18 U.S. v. Davis, 903 F.3d 483 (5th Cir. 2018), cert. granted, -S. Ct.-, 2019 WL 98544 (2019) Whether the subsection-specific definition of crime of violence in 18 U.S.C. 924(c)(3)(B) [residual clause], which applies only in the limited context of a federal criminal prosecution for possessing, using or carrying a firearm in connection with acts comprising such a crime, is unconstitutionally vague.

19 U.S. v. Haymond, 869 F.3d 1153 (10th Cir. 2017), cert. granted, 139 S. Ct. 398 (2018) Whether the U.S. Court of Appeals for the 10th Circuit erred in holding unconstitutional and unenforceable the portions of 18 U.S.C. 3583(k) that required the district court to revoke the respondents 10-year term of supervised release, and to impose five years of reimprisonment, following its finding by a preponderance of the evidence that the respondent

violated the conditions of his release by knowingly possessing child pornography. 20 Supervised Release Conditions Remands Treatment or Therapy Associations with Others Access to Sexually Stimulating Materials Geography Locations Computer Restrictions Alcohol or Drug Treatment or Restrictions

Lifestyle Restrictions Supervised Release Conditions 21 U.S. v. Holena, 906 F.3d 288 (3d Cir. 2018) Still, internet bans are draconian, and we have said as much even in cases where we have upheld them. United States v. Heckman, 592 F.3d 400 (3d Cir. 2010). To gauge whether an internet or computer restriction is more restrictive than necessary, we consider three factors: the restrictions length, its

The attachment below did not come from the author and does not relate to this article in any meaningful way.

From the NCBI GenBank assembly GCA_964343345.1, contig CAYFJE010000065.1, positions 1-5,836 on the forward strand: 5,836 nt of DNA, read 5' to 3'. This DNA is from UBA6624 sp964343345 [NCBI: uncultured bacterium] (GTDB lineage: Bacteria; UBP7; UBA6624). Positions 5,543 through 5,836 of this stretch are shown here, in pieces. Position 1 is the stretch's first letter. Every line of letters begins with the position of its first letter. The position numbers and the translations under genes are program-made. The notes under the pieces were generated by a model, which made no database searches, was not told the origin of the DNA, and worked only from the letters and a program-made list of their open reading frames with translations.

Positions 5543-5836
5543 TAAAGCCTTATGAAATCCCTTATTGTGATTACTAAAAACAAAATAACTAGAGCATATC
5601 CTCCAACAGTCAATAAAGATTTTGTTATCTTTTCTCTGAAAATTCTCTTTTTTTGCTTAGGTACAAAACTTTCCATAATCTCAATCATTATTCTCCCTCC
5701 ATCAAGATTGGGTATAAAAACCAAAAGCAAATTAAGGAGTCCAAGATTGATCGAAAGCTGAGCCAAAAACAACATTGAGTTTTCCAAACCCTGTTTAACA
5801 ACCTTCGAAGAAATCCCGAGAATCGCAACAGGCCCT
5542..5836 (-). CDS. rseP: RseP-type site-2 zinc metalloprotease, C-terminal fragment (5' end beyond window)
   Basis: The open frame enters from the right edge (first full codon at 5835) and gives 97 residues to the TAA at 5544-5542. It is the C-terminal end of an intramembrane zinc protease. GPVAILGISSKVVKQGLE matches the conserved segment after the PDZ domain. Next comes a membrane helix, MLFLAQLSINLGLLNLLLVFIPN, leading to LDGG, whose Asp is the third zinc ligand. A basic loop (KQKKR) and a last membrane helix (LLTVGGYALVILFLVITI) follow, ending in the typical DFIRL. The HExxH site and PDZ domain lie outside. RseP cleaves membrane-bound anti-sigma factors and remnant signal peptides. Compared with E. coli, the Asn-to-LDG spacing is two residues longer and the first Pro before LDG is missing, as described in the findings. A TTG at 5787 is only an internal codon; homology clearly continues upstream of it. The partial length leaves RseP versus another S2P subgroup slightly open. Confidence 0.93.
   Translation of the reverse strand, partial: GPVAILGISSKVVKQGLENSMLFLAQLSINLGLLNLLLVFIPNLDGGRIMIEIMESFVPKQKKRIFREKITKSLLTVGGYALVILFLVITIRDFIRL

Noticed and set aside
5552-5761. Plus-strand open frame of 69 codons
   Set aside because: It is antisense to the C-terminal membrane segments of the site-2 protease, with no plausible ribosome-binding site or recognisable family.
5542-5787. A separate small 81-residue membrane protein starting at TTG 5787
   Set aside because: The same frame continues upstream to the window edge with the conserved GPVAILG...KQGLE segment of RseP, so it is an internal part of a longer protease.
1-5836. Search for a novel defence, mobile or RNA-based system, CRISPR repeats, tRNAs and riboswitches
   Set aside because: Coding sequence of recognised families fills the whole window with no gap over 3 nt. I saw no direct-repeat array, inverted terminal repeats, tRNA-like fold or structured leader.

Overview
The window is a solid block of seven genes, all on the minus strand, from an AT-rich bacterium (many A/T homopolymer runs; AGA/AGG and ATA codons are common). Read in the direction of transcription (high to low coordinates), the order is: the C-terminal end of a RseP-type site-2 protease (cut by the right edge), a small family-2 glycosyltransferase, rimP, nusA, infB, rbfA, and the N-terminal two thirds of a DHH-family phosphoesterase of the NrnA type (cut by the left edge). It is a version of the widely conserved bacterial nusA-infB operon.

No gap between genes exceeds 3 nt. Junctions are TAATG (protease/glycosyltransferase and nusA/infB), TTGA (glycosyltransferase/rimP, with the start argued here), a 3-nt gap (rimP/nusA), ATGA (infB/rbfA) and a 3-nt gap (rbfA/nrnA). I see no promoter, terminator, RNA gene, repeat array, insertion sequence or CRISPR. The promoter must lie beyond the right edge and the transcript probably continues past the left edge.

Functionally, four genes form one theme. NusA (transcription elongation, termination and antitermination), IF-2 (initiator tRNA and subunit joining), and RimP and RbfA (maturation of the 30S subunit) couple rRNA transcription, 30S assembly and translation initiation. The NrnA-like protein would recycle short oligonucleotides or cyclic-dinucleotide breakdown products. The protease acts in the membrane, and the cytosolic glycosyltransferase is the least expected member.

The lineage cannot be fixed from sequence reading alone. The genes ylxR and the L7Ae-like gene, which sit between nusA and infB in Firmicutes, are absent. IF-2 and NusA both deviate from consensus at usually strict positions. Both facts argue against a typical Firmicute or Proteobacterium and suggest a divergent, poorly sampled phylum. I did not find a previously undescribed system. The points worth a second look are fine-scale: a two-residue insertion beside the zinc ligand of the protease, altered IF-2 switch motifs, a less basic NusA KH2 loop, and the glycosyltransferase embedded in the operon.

coverage, and the defendants underlying conduct. Id. at 405 (emphasis removed). Sometimes we also consider a fourth factor: the proportion of the supervised-release restriction to the total restriction period (including prison). Tapia and Revoking Supervise Release U.S. v. McClure-Potts, 908 F.3d 30 (3d Cir. 2018) Tapia holding which prevents courts from imposing or lengthening a prison term merely to promote an offenders rehabilitation applies to revocation sentencing. However, here there is no indication that the court tailored its sentence length because of rehabilitation

22 23 Selected Third Circuit Cases www.ussc.gov (202) 502-4545 @theusscgov

[email protected] View on Categorical Approach U.S. v. Mayo, 901 F.3d 218 (3d Cir. 2018) We recognize that the result we reach here is wholly unsatisfying and counterintuitive. It is hard to imagine that Congress meant for the kinds of crimes typically prosecuted as aggravated assault under state law to fall outside of the definition of violent felony in the ACCA. But thats the categorical approach for you. (acknowledging that faithful application of the categorical

approach at times results in outcomes that frustrate [the] policy objective underlying a recidivist enhancement provision). 24 Example: Career Offender Guideline Defendant is convicted of armed bank robbery (18 U.S.C. 2113(a)&(d)) The defendant has three prior convictions: PA robbery PA aggravated assault

Federal Conspiracy to commit murder in aid of rackateering Does this defendant have two prior crimes of violence to qualify as a career offender at 4B1.2 25 26 Guidelines Definition of Crime of Violence 4B1.2(a) Force clause